Educational experts believe that in the future, many jobs will be carried out through technology and that it is therefore imperative that they start learning the skills at a young age.
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Anne Njine, an education specialist at the organisation, Opportunity International EduFinance said it is estimated that in the next 15 years, 75 per cent of jobs will require computer skills. By the time they start working, they will be “equipped and ready to go into the world of work with the right key skills that are needed for employability”.
One organisation that is helping with this task is Code With Kids, a technology-based initiative that works with children in the slums of the Nairobi suburb of Kibera, teaching them how to code and the concept of robotics.
It’s founder, Renice Owino, says the organisation is dedicated to providing affordable and accessible STEM (Science, Technology, Engineering, and Mathematics) education to children and young adults from low-income areas.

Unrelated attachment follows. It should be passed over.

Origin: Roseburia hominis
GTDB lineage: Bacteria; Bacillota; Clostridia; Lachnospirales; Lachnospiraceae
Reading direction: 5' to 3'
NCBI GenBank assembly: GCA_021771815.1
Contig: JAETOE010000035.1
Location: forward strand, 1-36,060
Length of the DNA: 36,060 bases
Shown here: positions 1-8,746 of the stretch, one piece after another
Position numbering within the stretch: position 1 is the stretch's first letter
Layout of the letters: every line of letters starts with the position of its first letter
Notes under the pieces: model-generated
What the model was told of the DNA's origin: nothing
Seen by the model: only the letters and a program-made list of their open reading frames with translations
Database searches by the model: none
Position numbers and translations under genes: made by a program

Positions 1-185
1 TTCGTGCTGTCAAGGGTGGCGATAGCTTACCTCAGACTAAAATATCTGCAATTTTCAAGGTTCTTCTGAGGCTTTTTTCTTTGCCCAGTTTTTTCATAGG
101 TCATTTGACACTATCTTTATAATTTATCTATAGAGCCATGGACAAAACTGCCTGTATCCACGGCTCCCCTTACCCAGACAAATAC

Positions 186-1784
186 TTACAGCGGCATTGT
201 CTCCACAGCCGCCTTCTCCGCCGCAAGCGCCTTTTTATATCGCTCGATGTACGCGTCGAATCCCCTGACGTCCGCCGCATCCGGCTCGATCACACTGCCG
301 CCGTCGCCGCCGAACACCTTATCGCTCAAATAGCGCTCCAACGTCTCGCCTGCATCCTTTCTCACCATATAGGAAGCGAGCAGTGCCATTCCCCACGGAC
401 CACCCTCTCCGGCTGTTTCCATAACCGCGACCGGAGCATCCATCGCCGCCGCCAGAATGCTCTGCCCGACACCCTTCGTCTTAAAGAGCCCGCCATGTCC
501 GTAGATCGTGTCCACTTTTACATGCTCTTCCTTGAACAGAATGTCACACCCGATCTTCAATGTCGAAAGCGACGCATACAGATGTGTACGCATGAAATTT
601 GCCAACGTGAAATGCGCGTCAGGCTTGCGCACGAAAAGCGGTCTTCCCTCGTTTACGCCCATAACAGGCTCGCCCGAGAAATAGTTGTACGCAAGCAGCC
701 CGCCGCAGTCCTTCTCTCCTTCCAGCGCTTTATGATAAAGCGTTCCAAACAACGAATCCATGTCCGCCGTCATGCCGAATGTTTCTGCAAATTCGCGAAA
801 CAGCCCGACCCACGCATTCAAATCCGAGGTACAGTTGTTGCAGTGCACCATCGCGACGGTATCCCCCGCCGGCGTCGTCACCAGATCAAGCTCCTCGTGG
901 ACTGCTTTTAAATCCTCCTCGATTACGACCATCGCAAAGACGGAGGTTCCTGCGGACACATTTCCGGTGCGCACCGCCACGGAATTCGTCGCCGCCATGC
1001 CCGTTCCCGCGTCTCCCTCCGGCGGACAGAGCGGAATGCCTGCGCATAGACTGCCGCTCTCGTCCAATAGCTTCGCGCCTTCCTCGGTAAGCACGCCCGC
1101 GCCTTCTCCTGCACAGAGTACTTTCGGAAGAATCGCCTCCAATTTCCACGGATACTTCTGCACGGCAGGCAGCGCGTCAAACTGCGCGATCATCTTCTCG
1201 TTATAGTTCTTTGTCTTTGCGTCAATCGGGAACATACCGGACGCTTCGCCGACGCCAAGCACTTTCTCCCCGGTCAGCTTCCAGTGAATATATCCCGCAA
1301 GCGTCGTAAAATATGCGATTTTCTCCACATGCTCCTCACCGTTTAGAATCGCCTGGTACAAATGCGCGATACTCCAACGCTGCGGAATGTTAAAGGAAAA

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The facility in Kibera is equipped with state-of-the-art equipment that includes laptops and robotic kits. The project is partly funded by parents, and partly by charities.
When a child joins the programme, they are first taught the basics of how a computer works before advancing to skills such as web development, mobile application design, gaming and physical computing.
Through the initiative, they have been able to develop new skills. Many of the children have completed innovative projects and some have even created their own websites and applications.
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Code With Kids began in 2015 with 10 participants and has so far reached over 2,000 children through collaborations with schools in after-school programmes and coding bootcamps. Owino hopes it will make them more equipped and adaptable to Africa’s job market – in which coding is a coveted skill.